7 Things To Know This Week In Art
Our recap of what’s happening this week at Saatchi Art, online, and around the world.
We’re huge fans of Danielle Krysa aka The Jealous Curator, whose podcast series brings, “the funny, interesting, behind the scenes stories” of her favorite contemporary artists to you. In the latest episode of Art for Your Ear, Danielle hashed it out with Saatchi Art favorite Kelly Pussigeur, who dished about her creative process. After including Kelly’s work in her California Girls show, Danielle was eager to ask her burning questions and explore the fantastic world of her paintings straight from the source.
Kelly’s art is whimsical and humorous, with each piece packed with rich visual layers that recount a strange story. In this 30 minute installment, Kelly explained a bit about her process, which begins with putting collages together in photoshop into a sort of a mood board that she then paints from. Vintage photos, animals, and random things she finds on the Internet are her inspirational mainstays.
#2: These Classical Paintings Aren’t Meant for the Museum
Hieronymus Bosch’s famous triptych gets a contemporary spin as part of a limited edition series for Boom-Art
This limited edition collaboration proves that sometimes unlikely pairs make perfect sense. This project was brought to fruition by Boom Art, a company that creates artful limited-edition surf and skate boards, in collaboration with UWL surfboards.
Each handcrafted surfboard in this series features iconic works of art from centuries past, such as Bosch’s “Garden of Earthly Delights” and the sixteenth century Flanders’ tapestry “The Lady and the Unicorn.” The boards are made in France and limited to 10, a true collector’s item. Luckily, owning one of these triptychs is easier than you’d think.
#3: Saatchi Art’s Flora Borsi Recognized as a ’25 Under 25′ by Adobe Photoshop
“Home” by Flora Borsi, limited edition digital photograph on Saatchi Art
At just 21, Flora Borsi has garnered international attention for her and her surreal digital photographs at an admirably young age. The Hungarian artist began playing around with Adobe Photoshop at the age of 11, using her web designer sister’s copy to experiment with. Over the years, she developed a masterful style that allows her to realize surreal and conceptual visions, manipulating herself and subjects into otherworldly figures. Her work has been recognized by The Guardian’s Observer, BBC Culture, and was included in Saatchi Art’s Continental Shift exhibition in 2014.
Coming full circle from her early days, the cover of Adobe’s Photoshop Creative Cloud 2014 Splash Screen featured a work from Flora’s IREÉL series, which utilizes photography and paint to play with perspective and the overlap of the two mediums. Adobe also just included Flora in their “25 Under 25,” presenting their selection of exciting young artists.
Keep an eye on Flora—her work is stunning and raw, often expressing a divergent glimpse at the world through another lens. Read Flora’s interview with the Photoblographer and explore her work on Saatchi Art.
#4: L.A. Park Gets an Artful Addition
Two volunteers paddle through the spheres at Macarthur Park in Los Angeles [LA Times]
A new project by the arts nonprofit Portraits of Hope brings a bevy of colored spheres to this L.A. park. Since the 1980s, Los Angeles’ Macarthur Park has been a hot spot for gang activity, leading to an effort to revitalize the area to benefit the community. The lake is situated near downtown Los Angeles, providing a scenic view of the skyline, an attribute largely wasted as citizens have come to avoid the park.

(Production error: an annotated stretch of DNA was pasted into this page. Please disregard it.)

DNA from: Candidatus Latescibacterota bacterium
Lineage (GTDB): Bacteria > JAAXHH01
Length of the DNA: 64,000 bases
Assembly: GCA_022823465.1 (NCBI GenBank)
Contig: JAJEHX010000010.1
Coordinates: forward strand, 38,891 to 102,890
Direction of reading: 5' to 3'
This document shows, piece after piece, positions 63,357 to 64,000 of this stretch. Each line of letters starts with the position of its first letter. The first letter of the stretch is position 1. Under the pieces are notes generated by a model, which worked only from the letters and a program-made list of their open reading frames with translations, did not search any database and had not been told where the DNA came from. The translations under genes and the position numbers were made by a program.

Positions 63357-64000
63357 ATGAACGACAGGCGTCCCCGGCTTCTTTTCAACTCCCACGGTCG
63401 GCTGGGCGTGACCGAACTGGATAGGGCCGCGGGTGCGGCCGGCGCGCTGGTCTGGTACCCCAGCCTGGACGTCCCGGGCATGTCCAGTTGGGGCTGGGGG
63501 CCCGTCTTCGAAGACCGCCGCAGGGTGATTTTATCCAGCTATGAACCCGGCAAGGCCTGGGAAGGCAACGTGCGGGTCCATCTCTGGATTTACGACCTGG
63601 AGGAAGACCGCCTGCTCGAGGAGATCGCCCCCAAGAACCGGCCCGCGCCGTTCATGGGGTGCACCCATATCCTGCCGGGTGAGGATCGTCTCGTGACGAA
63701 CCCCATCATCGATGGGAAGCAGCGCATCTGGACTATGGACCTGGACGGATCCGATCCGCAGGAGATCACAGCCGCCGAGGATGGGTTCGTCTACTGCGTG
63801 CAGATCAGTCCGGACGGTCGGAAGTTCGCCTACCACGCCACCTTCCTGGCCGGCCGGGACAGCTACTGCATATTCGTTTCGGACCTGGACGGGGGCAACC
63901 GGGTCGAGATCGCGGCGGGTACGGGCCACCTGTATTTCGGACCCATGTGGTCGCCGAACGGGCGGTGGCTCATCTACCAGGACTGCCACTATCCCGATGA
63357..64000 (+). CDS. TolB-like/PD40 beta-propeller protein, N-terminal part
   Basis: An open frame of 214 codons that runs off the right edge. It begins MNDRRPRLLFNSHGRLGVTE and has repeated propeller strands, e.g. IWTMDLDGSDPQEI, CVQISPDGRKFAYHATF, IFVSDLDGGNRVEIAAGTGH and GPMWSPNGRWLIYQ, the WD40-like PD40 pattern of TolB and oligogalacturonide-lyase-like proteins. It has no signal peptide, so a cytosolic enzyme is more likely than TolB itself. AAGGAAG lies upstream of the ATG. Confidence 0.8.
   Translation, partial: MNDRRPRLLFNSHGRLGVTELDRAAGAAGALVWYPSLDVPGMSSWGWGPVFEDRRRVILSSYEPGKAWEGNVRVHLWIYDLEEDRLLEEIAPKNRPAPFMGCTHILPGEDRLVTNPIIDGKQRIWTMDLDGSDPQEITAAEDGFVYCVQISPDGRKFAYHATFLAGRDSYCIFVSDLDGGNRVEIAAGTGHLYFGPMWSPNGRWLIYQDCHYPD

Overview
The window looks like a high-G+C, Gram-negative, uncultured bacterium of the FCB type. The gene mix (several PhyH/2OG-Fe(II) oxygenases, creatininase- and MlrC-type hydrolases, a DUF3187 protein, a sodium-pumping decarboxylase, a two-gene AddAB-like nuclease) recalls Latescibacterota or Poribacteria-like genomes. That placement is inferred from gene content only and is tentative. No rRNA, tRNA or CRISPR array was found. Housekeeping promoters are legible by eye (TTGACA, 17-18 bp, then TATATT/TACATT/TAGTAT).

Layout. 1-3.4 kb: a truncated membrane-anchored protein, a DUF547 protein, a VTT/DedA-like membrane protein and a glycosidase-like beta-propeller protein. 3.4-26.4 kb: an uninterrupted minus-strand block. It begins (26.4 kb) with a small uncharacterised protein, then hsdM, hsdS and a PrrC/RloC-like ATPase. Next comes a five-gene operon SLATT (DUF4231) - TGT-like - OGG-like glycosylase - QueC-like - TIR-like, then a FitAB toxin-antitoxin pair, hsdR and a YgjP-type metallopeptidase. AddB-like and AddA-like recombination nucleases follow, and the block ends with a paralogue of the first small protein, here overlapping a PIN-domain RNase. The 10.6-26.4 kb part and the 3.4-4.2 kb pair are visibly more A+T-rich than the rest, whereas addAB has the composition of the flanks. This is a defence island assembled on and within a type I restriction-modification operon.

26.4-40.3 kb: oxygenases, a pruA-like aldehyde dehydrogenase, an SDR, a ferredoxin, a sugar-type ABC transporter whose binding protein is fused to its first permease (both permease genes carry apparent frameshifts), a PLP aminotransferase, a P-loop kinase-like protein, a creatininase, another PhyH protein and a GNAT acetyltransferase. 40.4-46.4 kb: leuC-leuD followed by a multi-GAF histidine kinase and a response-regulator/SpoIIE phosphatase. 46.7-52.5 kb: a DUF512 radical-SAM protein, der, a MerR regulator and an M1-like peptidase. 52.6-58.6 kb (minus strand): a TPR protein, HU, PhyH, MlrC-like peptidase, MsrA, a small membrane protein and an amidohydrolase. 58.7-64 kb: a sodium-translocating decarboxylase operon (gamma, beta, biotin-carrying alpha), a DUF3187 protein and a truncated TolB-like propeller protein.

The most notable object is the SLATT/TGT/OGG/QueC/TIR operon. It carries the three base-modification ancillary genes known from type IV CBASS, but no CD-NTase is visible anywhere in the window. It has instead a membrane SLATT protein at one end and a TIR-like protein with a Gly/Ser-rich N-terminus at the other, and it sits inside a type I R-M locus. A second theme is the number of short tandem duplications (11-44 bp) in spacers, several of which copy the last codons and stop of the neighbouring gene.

In accordance, Portraits of Hope organized 10,000 volunteers, many of whom were local schoolchildren, to help paint the 2,500 colorful spheres that now float in the water. Los Angeles mayor Eric Garcetti told the L.A. Times, “This project involves everything that’s good about Los Angeles: great weather, open space, creativity and social conscience.”
#5: Van Gogh’s Likeness Is Realized Entirely in Flowers
Nineteen teams helped design floats that feature the iconic post-impressionist master [Bored Panda]
The Bloemencorso Zundert floral parade is held each year on the first Sunday of September in Zundert, located in the South of Netherlands. This year’s offering paid homage to Vincent van Gogh, who was born in Zundert.
The artist’s recognizable likeness and painterly motifs were immortalized in dahlias, 125 years after his death. Head to Juxtapoz for more coverage of the event.
#6: Ed Freeman’s Photography Highlights the Overlooked Landscape
Ed Freeman has branded himself as a “photo-based artist,” as he spends more time in front of a computer screen than camera. Ed captures scenic buildings and natural landscapes before using photoshop to create the final product, stripping away layers and leaving an eerily isolated edifice. With his work, he says:
[I’m interested in] any number of ways of seeing—from pure, detached observation, to total abstraction–but one common denominator in my work is that I’m interested in fundamentally uninteresting things. I love to discover beauty and significance in subjects that might normally go unappreciated.
We took a peek inside Ed’s studio this week, and learned more about his process and inspirations. Read the interview here.
#7: Inspired by Ed Ruscha
We’re just shy of a month since The Broad opened, and the crowds are showing no signs of ceasing. On weekends the line of eager museum-goers is lined up along the pavement in Downtown Los Angeles, hoping to soak in all of the contemporary art the museum can provide.
If you haven’t had the chance to make it out yet to satisfy that contemporary-craving, we can help. We’ve got a new collection of works inspired by Ed Ruscha, a favorite among contemporary art-lovers. His airy landscapes and text-centric pop art paintings were the inspiration for these works, all available on Saatchi Art.